Balancing Joy and Mourning? Terrorists, Kidnappings and Airplanes (Embracing, Part 2)

ISIS has just released a “hit list” on over 100 people. Boko Haram just kidnapped 500 women and girls. A plane was just deliberately crashed.

Tears swell up in my eyes and trickle over, slowly running down my face.
100 people along with all of their family and friends will sleep anxiously tonight after finding out that ISIS wants them dead. The hit list was posted online and reads,

We have made it easy for you by giving you addresses, all you need to do is take the final step, so what are you waiting for? Kill them in their own lands, behead them in their own homes, stab them to death as they walk their streets thinking that they are safe.”
Those words sink in, echoing around in my heart. I read it and imagine it directed at me, or my dad; at my uncle or brother or grandfather or friend. Those 100 people on that list are just that: fathers and mothers, sisters and brothers, daughters and sons, husbands and wives, grandparents, friends, neighbors, employees…and each of them will go to bed restless tonight. I would if I were them. Their lives will be altered. They will worry for their children and their spouses. They will constantly be checking over their backs. Will they fear walking into their dark homes after being gone all day? I can only imagine

My heart shatters as I wonder where the 500 kidnapped women and children are. I read the news articles and I imagine my sister or my mother in their places. I imagine the terror they must feel, the uncertainty – will they be used as suicide bombers? Sex slaves? Bargaining chips? Soldiers? Will they be beaten, humiliated, and violated? I imagine their families who are left behind to wonder about their fates; friends and relatives who are devastated and hopeless.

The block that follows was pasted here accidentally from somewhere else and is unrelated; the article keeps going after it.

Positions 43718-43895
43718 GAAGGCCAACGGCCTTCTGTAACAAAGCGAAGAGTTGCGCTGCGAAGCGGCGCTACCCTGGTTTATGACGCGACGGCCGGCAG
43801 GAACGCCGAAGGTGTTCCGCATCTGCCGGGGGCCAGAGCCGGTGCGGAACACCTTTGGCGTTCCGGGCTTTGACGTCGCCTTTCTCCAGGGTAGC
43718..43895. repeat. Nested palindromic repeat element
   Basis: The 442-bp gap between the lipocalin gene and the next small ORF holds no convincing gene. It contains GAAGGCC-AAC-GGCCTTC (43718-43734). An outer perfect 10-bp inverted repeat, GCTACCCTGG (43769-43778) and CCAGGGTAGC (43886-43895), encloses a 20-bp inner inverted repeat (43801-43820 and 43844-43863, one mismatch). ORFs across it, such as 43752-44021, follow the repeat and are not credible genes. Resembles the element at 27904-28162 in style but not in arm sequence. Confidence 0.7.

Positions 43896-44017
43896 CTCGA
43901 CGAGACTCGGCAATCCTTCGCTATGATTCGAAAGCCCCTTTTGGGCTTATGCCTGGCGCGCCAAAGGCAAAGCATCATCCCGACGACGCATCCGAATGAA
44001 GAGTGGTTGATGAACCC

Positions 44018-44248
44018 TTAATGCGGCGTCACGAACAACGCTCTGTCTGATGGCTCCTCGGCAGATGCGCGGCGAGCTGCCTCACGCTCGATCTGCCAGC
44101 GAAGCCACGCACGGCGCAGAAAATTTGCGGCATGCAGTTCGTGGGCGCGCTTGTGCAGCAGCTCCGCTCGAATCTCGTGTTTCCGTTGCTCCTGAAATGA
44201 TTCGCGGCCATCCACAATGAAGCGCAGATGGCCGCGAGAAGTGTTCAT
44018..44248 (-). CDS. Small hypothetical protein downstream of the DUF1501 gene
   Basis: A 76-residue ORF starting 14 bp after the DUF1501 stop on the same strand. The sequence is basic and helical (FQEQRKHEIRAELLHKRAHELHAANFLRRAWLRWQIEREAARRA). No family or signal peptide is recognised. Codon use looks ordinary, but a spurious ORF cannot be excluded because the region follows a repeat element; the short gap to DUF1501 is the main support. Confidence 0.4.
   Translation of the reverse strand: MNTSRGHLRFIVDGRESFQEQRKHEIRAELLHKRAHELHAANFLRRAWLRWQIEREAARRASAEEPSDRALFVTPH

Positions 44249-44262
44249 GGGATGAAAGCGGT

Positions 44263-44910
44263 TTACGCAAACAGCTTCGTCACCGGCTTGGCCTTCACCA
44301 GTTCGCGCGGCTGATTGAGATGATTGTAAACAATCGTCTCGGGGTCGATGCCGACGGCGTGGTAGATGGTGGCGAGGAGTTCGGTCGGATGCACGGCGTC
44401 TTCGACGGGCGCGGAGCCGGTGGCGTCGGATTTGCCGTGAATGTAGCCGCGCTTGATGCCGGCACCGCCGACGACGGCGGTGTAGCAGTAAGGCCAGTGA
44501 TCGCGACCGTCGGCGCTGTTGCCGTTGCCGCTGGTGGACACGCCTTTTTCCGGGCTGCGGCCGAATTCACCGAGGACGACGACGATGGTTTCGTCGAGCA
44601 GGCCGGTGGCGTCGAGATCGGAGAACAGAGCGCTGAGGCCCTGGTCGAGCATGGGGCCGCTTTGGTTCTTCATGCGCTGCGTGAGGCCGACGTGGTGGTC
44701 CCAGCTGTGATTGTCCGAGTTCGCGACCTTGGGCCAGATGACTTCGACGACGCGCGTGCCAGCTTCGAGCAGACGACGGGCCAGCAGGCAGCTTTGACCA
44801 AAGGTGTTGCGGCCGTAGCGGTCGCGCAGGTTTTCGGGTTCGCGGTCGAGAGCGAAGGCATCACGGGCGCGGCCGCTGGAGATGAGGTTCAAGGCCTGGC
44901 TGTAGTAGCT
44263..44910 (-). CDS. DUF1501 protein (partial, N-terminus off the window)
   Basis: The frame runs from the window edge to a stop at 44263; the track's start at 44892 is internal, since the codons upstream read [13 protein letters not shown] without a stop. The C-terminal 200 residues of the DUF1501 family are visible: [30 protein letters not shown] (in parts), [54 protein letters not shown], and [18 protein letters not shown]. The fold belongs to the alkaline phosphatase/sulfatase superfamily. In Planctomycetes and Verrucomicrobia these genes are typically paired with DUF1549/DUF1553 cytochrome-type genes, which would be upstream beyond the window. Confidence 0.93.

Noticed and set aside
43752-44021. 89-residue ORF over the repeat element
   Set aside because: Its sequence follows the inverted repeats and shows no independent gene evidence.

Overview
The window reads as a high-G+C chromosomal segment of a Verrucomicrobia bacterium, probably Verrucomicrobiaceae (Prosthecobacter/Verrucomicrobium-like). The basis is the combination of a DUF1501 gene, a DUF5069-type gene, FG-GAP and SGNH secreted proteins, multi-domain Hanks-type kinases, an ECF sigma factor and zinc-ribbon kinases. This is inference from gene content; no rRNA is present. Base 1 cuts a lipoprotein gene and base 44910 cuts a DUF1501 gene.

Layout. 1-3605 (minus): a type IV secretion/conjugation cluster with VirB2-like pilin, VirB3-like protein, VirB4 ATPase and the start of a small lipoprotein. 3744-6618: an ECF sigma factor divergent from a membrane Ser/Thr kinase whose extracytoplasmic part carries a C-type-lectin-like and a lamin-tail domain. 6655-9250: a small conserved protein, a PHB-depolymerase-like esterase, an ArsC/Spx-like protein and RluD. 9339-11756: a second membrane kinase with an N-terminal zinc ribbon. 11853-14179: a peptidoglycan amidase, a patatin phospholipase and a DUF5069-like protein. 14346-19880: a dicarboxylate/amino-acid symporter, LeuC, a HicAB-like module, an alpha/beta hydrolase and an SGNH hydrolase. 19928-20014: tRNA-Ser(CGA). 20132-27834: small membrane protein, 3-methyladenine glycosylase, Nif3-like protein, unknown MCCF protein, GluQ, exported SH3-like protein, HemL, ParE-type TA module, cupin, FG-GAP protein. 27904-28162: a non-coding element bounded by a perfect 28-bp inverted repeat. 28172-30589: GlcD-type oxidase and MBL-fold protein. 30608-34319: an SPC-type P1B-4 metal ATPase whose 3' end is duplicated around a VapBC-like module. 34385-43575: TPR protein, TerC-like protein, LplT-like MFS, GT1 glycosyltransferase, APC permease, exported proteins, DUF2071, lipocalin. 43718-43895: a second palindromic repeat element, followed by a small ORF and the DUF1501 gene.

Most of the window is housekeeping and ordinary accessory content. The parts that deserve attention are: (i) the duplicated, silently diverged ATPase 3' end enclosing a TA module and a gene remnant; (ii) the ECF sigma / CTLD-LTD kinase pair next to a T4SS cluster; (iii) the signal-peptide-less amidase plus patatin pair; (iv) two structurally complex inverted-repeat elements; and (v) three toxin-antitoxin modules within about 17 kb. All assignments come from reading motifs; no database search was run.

Boko Haram leader Abubakar Shekau. (AFP/Getty Images)

A plane flying from Spain to Germany was deliberately flown into the side of a mountain, killing 150 people. I remember my own international flight a week ago. Max sat beside me; from the moment he sat down we became fast friends. We talked about our dreams and passions, what we’d done and what we hoped to do. We discussed our favorite books, favorite food and favorite things. I imagine being mid-sentence or mid-laugh or mid-joke with Max, only to look up and realize we were way too close to mountains and heading even closer, to learn that we were crashing. My life would flash before my eyes; I would beg Max to accept Jesus as His Lord and Savior, I would think of my precious family. The pilot would be banging on the cockpit door in the background, begging to be let back in. Slowly screams would spread throughout the plane. 

149 people experienced this, but for them it was very real. Mothers and fathers and spouses and friends thought about their loved ones as they realized they would not see them again. Some surely panicked. Some likely had no idea what happened when they died. Some had regrets. 150 people lost their lives. Yesterday, today and tomorrow families and friends will mourn; parents’ hearts will break, spouses’ will be devastated.